Apple and its new Health app want you to use your iPhone to make you healthier.
Jason CiprianiContributing Writer, ZDNet
Jason Cipriani is based out of beautiful Colorado and has been covering mobile technology news and reviewing the latest gadgets for the last six years. His work can also be found on sister site CNET in the How To section, as well as across several more online publications.
There's going to be a new icon on your iPhone's home screen after upgrading to iOS 8. The icon, white with a red heart floating toward the top of it, is for Apple's new Health app.
The app offers the ability for you to monitor your physical activity using the iPhone's motion sensors, enter your body measurements, and create an emergency medical ID. Outside of that, it would appear there's not much else to be done within the app. And until third-party developers and hardware manufacturers release updates for products, there's not a whole lot that can be done.
What the Health app is supposed to do, and eventually will, is aggregate all of your personal health information using different apps and fitness devices into one place. The result makes it easy for you to paint your entire health picture, without having to bounce among numerous apps and collect the data yourself.
As you add apps that either want to share or access information stored in the Health app, you'll be prompted to grant the app permission. For each type of data an app would like to access or share, you'll need to grant it access.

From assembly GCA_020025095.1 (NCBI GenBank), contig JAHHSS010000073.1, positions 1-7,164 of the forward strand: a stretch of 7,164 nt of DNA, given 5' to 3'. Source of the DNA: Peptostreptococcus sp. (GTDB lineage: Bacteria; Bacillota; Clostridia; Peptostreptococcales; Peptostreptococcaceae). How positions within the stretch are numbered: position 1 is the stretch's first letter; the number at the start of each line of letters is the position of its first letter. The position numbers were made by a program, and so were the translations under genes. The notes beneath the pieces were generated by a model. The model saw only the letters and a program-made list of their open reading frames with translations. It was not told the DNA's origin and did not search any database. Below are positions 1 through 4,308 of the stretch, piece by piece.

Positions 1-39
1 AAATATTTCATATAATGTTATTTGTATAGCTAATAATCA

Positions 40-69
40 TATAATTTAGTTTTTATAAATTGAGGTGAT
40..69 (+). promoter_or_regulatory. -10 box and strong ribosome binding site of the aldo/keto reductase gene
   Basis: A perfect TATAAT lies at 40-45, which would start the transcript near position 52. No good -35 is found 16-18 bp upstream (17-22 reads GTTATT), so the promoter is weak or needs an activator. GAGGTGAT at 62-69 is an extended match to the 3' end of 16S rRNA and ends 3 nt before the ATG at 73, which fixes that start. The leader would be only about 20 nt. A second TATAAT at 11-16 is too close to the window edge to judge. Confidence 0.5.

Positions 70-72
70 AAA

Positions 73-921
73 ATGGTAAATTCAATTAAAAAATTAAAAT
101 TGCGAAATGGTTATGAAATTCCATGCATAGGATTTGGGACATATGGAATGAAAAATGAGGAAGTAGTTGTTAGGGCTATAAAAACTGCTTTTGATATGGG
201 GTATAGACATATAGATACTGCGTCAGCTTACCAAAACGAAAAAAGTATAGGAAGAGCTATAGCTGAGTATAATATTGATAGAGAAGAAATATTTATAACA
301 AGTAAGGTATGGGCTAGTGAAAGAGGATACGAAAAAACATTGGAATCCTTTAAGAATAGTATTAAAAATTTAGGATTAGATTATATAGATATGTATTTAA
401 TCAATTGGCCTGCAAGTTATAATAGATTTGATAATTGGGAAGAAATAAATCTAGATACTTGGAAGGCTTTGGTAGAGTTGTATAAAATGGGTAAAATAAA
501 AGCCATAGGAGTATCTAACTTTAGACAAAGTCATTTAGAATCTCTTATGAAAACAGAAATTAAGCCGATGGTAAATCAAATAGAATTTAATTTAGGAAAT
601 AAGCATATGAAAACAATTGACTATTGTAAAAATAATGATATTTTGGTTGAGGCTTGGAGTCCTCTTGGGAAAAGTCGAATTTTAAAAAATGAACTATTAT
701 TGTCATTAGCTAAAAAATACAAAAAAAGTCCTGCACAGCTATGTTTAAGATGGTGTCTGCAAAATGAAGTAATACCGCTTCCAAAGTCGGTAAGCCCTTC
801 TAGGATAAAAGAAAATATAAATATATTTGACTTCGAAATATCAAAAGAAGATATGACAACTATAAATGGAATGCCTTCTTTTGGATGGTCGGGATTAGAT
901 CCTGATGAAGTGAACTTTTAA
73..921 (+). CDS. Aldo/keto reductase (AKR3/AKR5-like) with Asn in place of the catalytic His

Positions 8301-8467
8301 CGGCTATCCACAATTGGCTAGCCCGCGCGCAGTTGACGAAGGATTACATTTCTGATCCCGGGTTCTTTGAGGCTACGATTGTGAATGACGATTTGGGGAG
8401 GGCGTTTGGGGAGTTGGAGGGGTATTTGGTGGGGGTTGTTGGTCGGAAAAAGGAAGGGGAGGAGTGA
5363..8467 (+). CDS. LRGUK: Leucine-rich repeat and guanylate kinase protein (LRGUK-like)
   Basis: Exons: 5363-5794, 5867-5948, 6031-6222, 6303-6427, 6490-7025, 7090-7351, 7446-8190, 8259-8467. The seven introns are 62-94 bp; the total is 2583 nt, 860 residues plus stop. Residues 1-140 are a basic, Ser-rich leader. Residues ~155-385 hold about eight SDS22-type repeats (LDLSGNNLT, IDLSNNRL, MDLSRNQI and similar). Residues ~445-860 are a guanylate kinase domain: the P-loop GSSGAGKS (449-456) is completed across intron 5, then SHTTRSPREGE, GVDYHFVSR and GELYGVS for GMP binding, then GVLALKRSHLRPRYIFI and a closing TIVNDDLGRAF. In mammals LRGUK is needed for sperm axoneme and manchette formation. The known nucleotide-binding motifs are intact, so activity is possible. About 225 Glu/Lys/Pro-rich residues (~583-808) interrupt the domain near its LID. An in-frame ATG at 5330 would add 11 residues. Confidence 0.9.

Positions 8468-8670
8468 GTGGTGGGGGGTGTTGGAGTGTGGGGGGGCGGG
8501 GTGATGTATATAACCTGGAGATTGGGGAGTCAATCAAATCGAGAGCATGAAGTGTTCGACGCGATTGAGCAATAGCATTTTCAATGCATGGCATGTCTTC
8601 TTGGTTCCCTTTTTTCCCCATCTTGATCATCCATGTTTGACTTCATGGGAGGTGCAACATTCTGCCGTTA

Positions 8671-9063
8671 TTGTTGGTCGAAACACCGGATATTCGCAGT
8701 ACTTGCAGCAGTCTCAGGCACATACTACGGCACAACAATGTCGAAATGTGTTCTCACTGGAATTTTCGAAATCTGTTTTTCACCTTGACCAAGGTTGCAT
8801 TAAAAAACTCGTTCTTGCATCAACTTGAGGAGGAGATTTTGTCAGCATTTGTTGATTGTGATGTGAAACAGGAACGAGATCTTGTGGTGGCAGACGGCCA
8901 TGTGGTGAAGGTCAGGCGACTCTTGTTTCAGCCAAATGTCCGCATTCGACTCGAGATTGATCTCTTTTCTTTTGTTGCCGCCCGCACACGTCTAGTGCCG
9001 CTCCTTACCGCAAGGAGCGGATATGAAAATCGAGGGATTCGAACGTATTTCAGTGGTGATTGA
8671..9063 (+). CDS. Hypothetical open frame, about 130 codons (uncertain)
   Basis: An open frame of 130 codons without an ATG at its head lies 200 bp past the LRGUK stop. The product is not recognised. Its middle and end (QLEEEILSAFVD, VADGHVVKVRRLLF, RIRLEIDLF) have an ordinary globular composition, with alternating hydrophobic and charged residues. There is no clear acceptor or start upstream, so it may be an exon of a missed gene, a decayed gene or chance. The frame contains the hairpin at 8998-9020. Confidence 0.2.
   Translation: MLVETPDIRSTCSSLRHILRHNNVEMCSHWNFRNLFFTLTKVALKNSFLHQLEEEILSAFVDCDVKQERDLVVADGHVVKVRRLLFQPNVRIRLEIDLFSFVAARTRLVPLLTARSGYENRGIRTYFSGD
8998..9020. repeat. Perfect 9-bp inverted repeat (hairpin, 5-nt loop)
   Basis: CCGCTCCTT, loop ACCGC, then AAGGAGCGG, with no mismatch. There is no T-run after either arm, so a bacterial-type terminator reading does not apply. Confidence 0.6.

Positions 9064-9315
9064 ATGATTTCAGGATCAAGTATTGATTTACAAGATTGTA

The Dashboard tab of the Health app is where you can pin the different data types you want to have quick access to. To pin something to the dashboard:
Select the Health Data tab
Then select a data type
Switch on Show in Dashboard
A card containing a graph for the corresponding data type will be placed on the Dashboard tab. Tap and drag the cards to rearrange them into your preferred order.
The Sources tab is where you can find the different apps or services currently streaming your health information into the Health app.
The last tab in the Health app is where you can enter your personal medical information to create a Medical ID. During the setup process you can enable access to your ID on the lock screen; something EMS workers will undoubtedly learn to look for in the near future. Otherwise, your Medical ID will be stored in the Health app in case of an emergency.
What's most appealing about Health on iOS 8 is that it allows you to buy whichever fitness product you want, instead of having to commit to an ecosystem (e.g., Fitbit or Jawbone). So long as the developers of the fitness trackers, scales, and other health-related accessories enable sharing of data with iOS 8's Health app, you can use the products that best fit you.